(475c) Formulation of Closed-Form Mathematical Expressions Applied to Chemical Engineering Processes Using the Bayesian Machine Scientist | AIChE

(475c) Formulation of Closed-Form Mathematical Expressions Applied to Chemical Engineering Processes Using the Bayesian Machine Scientist


Negri, V. - Presenter, ETH Zuerich
Vázquez, D., ETH Zürich
Guimerá, R., Universitat Rovira i Virgili
Sales-Pardo, M., Universitat Rovira i Virgili
Guillén-Gosálbez, G., Imperial College London
Chemical engineering is a vast research field that includes experimental and more theoretical (mathematical) approaches such as process simulation and machine learning. The transition from laboratory to pilot or industrial scale is not always straightforward and scientists often struggle to compare the performance of a novel technology or approach to the business as usual scenario at the early development stage.

We assume that those researchers who are specialized in experimental work do not have access to process design and simulation tools or that a detailed process modeling would be too time-consuming. In this scenario, the availability of simple closed-form mathematical expression comes in handy to take decisions during the planning and design research phases or to determine the reference costs.

The vast majority of the research on chemical processes is focused on implementing novelties and improvements. On the other side, machine learning aims to provide relationships to describe black-box models, although the expressions obtained are generally rather complex and not easy to handle. Very little attention is given to symbolical regression, which tries to find those simple mathematical expressions, which can relate process inputs and outputs. One recent publication in this direction is the Bayesian machine scientist[1], which has been proven to perform better than previous machine learning approaches. This Markov chain Monte Carlo (MCMC) algorithm is a good balance between fit and model complexity and it can explore a vast space of mathematical models. The Bayesian machine scientist not only provides simple closed-form mathematical models, but it can also recover the true model with just 100 points, decreasing the computational time noticeably.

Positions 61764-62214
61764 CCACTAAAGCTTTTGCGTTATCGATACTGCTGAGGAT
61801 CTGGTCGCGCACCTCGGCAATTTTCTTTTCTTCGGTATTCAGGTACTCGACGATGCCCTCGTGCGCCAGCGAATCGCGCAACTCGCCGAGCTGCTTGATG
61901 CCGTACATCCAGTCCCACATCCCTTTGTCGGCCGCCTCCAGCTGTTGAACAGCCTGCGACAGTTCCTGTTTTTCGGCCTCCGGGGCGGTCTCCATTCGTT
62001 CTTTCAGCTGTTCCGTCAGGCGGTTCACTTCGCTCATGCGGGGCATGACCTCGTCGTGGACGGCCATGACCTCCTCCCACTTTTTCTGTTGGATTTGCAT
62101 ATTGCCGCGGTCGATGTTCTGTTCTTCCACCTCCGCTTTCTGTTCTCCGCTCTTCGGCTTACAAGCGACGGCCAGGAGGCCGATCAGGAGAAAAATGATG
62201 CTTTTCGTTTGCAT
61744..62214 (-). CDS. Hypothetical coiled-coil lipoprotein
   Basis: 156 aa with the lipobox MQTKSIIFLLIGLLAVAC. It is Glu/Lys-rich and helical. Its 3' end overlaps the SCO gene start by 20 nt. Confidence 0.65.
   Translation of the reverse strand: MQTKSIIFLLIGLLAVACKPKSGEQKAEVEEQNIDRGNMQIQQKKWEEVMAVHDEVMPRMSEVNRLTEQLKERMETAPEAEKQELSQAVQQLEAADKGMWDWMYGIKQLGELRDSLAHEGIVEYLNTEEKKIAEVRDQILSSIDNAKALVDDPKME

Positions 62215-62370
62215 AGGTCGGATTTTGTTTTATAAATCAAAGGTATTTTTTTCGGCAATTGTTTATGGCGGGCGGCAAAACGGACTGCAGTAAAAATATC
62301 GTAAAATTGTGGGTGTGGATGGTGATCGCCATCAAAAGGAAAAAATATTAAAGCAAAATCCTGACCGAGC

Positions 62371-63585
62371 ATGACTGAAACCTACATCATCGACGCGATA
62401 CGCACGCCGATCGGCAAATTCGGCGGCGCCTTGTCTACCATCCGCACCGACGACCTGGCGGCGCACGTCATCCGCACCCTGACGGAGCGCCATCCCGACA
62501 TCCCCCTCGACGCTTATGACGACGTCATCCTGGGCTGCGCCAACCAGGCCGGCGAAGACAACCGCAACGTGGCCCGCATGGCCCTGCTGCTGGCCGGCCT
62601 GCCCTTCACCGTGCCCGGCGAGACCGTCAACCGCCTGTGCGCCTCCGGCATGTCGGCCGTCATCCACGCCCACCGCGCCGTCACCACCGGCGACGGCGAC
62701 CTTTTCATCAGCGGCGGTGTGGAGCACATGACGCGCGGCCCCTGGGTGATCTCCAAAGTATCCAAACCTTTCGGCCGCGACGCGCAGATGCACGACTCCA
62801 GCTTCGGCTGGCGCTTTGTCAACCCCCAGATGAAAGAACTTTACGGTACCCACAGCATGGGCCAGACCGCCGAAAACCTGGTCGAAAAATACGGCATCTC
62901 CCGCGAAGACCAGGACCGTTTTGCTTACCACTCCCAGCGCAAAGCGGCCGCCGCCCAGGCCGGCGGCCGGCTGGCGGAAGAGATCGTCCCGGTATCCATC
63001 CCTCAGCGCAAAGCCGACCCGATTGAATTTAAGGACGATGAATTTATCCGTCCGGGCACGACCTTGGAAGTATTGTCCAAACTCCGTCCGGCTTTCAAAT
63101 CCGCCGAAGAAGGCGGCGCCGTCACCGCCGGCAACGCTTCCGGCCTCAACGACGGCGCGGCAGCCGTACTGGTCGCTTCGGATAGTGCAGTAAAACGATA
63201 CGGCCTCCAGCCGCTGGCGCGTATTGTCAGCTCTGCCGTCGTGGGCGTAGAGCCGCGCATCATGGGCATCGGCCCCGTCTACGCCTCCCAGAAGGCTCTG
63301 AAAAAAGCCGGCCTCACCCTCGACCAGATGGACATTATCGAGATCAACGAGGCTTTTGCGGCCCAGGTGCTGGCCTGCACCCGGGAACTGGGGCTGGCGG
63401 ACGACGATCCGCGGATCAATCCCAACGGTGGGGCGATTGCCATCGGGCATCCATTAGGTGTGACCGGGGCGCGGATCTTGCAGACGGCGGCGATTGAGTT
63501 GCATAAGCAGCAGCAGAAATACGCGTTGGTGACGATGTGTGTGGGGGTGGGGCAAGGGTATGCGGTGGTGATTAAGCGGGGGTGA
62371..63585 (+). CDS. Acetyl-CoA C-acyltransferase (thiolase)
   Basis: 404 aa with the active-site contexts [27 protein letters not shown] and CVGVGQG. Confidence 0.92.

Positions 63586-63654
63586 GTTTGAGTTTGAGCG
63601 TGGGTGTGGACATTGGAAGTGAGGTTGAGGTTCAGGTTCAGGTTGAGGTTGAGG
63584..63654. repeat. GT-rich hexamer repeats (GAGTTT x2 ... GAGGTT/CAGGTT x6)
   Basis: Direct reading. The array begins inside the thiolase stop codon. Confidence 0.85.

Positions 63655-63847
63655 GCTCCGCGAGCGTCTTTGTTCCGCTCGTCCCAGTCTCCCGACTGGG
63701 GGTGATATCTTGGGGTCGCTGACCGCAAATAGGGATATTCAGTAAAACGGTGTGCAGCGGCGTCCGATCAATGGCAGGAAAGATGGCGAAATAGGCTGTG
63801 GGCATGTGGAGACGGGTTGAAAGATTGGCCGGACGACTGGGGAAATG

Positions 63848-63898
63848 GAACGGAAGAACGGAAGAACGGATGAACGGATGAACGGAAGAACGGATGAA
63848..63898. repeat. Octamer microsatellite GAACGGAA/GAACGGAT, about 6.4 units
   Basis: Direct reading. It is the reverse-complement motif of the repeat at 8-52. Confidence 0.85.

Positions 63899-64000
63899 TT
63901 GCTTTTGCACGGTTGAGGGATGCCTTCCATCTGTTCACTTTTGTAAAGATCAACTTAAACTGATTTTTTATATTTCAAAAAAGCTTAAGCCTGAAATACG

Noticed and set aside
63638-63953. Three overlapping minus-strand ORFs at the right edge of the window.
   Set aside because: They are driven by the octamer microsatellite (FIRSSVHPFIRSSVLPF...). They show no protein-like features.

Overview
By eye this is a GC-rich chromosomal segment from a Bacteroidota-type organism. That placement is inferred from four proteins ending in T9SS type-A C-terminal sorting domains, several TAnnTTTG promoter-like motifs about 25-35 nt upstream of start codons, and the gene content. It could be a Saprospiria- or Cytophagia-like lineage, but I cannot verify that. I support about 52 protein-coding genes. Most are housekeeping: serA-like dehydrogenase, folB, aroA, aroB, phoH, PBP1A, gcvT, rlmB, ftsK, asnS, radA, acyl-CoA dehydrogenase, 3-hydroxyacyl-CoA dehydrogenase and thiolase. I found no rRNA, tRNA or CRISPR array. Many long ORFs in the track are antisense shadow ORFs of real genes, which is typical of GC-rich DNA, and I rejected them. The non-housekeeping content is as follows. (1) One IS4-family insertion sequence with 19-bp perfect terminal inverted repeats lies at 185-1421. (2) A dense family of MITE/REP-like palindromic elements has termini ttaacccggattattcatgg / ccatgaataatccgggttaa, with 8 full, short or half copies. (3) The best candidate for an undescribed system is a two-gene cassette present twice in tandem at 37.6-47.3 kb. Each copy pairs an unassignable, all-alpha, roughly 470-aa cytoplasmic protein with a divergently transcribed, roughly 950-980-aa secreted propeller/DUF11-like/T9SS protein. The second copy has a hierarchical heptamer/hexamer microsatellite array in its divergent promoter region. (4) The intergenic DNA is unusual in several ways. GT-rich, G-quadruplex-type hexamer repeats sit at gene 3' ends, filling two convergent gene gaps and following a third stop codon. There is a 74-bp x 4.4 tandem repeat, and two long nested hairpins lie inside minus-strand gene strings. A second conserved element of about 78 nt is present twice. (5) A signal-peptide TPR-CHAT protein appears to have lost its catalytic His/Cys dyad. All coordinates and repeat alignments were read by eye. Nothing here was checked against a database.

Here we propose an application of the Bayesian machine scientist that provides the closed-forms of preselected key process indicators of a first principle chemical process implemented in Aspen HYSYS V11. The case study presented refers to the natural gas sweetening with CO2 sequestration and storage. The natural gas sweetening process includes the natural gas at extraction, the absorption and desorption columns using a monoethanolamine (MEA) aqueous solution and the CO2 compression stage. The sweet natural gas is purified in the absorber and collected at the top, while the MEA solution leaving at the bottom is sent to the stripper, regenerated and recycled. The natural gas is assumed to be a binary mixture of CH4 and CO2, 80% and 20% mol., respectively. The selection of this binary mixture is justified by the numerous applications in literature studies about membrane technologies, which are not yet ready to be a large-scale technology. In the nominal case, the sweet natural gas is produced at 99.5% mol. CH4 and is ready for pipeline injection and distribution. A stream of 99% mol. pure CO2 is compressed to 110 bar for pipeline transportation and injection at a selected storage site. Capital and operating expenditure are calculated for the base case scenario. Given the most significant influence of operating expenditures, the variables of interest for the process are the amount of MEA, cooling and heating utilities and electricity consumption. The utilities are calculated as minimum utilities from the grand composite curve.